The Best Neighborhoods for Experiencing Mardi Gras

Posted by Julie Koppman on Tuesday, February 4th, 2020 at 9:27am.


While Mardi Gras revelry takes over the entire city of New Orleans during Carnival season, a handful of neighborhoods get in on the action more than others. Depending on your tastes and what you’re interested in seeing, you can find a diverse range of fun and frivolity.


The Marigny, with its artsy vibe, is fittingly home to eclectic marching parades and walking krewes that wind their way through its narrow streets. Some favorites include:

Their members spend months crafting detailed, handmade costumes and art objects, and the creativity on display is something special to see.

The Marigny is also a well-known spot for those who want to strut their stuff on Fat Tuesday. Be sure to catch the inspired Krewe of Saint Anne, which tends to gather at the R Bar at 1431 Royal St. before they start their stroll.

You’ll find many other maskers ambling up and down Royal St. on Mardi Gras morning as well, gathering in front of watering holes and restaurants that serve Bloody Marys and more.

French Quarter

The French Quarter is often considered the epicenter of Mardi Gras revelry with partying in the streets, revelers throwing beads from balconies, and meandering walking krewes. Don’t miss the famous costume contest that takes place on Fat Tuesday known as the Bourbon Street Awards.

If you’re interested in risqué fun, the French Quarter is for you. You can see many of the marching parades and walking krewes that start in the Marigny and continue through the streets of the French Quarter. And you’ll find lots of tourists and younger folks who pack the bars on Bourbon Street.

For sustenance and cocktails in the Quarter, check out:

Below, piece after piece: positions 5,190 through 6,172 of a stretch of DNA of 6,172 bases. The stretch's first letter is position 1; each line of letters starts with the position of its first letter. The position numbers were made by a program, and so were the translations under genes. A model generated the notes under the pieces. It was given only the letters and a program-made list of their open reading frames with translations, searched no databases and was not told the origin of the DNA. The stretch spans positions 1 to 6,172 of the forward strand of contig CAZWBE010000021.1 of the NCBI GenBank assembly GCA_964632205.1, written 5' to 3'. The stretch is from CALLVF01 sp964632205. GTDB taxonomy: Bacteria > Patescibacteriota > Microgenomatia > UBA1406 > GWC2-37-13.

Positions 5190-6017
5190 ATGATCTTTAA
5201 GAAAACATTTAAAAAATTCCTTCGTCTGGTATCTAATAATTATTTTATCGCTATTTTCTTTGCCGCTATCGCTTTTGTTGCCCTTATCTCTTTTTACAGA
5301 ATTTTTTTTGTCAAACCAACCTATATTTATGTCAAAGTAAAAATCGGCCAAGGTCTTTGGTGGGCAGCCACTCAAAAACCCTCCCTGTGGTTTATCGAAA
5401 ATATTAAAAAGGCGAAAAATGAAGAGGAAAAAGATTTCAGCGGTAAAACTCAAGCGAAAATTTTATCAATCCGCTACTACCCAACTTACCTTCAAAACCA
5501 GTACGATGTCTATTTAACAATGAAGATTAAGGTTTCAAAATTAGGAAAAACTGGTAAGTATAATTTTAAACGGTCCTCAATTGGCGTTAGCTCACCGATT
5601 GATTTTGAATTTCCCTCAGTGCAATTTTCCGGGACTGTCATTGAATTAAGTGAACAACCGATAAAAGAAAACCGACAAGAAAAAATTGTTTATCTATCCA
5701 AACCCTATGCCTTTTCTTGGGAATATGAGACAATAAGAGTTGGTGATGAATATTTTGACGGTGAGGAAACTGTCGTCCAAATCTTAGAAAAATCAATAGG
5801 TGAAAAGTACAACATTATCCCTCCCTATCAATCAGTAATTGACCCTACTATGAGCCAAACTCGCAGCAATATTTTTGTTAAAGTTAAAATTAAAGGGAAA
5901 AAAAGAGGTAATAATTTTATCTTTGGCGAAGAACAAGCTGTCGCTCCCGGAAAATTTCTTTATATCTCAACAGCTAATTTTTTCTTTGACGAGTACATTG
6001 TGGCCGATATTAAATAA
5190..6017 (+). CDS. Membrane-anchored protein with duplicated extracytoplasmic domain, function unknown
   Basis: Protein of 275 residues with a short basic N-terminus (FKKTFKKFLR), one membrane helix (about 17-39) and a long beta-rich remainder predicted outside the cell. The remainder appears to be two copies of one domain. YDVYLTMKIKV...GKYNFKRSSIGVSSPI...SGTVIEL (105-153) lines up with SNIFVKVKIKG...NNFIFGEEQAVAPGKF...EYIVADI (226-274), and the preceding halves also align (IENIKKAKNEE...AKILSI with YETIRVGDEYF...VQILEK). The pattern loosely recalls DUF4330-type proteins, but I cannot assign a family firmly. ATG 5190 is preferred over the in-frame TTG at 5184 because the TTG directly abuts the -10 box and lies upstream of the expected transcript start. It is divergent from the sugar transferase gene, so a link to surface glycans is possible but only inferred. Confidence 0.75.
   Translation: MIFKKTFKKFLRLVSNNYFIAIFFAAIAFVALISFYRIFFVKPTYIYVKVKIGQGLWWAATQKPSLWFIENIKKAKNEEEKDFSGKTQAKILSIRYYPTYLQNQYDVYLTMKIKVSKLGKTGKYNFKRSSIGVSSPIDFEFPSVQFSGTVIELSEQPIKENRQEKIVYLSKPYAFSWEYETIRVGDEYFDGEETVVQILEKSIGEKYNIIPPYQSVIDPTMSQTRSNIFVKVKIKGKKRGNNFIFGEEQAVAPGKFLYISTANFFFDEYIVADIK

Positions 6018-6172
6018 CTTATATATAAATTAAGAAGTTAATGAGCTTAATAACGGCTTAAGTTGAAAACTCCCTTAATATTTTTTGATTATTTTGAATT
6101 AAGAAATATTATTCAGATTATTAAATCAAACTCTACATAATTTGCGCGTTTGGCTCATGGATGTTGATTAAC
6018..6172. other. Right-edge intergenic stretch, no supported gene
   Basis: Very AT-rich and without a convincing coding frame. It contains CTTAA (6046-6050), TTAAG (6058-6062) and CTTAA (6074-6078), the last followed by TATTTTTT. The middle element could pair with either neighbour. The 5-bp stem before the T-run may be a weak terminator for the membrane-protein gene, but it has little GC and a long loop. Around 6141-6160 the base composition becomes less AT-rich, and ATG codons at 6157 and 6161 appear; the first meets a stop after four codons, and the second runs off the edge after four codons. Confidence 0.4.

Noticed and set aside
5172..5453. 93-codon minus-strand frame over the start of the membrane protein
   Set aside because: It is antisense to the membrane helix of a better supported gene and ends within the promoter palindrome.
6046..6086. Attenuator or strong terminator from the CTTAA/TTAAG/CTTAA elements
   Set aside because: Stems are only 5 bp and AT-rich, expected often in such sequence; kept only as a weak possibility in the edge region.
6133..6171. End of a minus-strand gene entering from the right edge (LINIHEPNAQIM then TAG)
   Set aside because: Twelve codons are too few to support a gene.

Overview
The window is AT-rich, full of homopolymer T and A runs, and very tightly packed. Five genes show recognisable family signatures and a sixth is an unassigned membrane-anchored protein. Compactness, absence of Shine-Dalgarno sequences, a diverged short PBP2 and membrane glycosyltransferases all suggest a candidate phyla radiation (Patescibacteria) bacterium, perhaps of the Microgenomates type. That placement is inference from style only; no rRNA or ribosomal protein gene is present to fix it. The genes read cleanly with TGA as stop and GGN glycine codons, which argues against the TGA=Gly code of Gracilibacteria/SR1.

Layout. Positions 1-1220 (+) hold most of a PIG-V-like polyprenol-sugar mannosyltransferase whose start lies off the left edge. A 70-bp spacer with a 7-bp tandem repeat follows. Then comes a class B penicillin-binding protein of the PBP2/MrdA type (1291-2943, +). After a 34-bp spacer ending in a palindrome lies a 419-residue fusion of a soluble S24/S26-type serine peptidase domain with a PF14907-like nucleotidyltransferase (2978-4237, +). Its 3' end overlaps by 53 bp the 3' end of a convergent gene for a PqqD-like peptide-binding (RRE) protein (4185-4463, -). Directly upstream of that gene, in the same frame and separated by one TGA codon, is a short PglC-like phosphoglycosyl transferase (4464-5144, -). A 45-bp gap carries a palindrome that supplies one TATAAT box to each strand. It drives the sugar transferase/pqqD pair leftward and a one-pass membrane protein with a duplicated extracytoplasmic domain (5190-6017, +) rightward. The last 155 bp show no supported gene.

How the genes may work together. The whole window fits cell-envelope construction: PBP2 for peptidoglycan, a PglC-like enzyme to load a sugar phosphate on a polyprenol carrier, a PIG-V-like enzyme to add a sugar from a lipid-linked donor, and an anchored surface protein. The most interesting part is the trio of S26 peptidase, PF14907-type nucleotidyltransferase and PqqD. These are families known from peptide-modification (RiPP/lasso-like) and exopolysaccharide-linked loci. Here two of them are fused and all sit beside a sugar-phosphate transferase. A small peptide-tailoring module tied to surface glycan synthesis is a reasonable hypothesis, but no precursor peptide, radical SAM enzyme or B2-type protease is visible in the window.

If you’re interested in seeing the larger parades and their extravagant floats and throws, walk on over to Canal Street, where you can catch the last leg of the route.


In Uptown New Orleans, the Mardi Gras scene tends to be a bit more family-friendly, and when you see hundreds of Mardi Gras ladders lining the parade route, you’ll understand why. Retrofitted with wheels, box seats, and bars to keep little ones in a safe spot, these ladders offer kids a great view of the floats and the ability to catch throws.

Just as common are pop-up tents, where many take up residence for hours on end, cooking and serving food and drink to their clans. College students also stake their claim along the parade route with sofas for watching the festivities and flatbed trucks for holding port-a-potties and kegs of beer.

If you’re looking for a cocktail or a bite to eat along the Uptown route, check out:

Starting from Tchoupitoulas, the Uptown parade route goes up Napoleon, turns right on oak tree-lined St. Charles Avenue, and continues all the way downtown. As you get closer to the CBD, the crowds get bigger and rowdier.

A noteworthy variation on the traditional route: Muses, a favorite all-female krewe, rolls on the Thursday night before Fat Tuesday, and starts at Jefferson Avenue and Tchoupitoulas. It winds its way down the beloved Magazine Street till it hits Napoleon and the regular route. Muses throws include much-coveted, hand-decorated, painted and glittered shoes.


The only Mardi Gras parade that follows the Mid-City route, Endymion is much anticipated by loyal fans who live in this neighborhood. Many folks camp out along the route days before the parade rolls just to secure their viewing spots.

Endymion rolls on the Saturday evening before Fat Tuesday and boasts some of the largest and most ornate floats -- featuring confetti machines, fiber optics and LED lighting. The Ponchartrain Beach, Then and Now float carries over 250 riders and is 300 feet long! Starting at City Park Avenue and Orleans Avenue, the parade travels down Orleans, takes a right on Carrollton and then a left on Canal Street, heading all the way downtown.

For good eats and drinks near the Mid-City route, check out:

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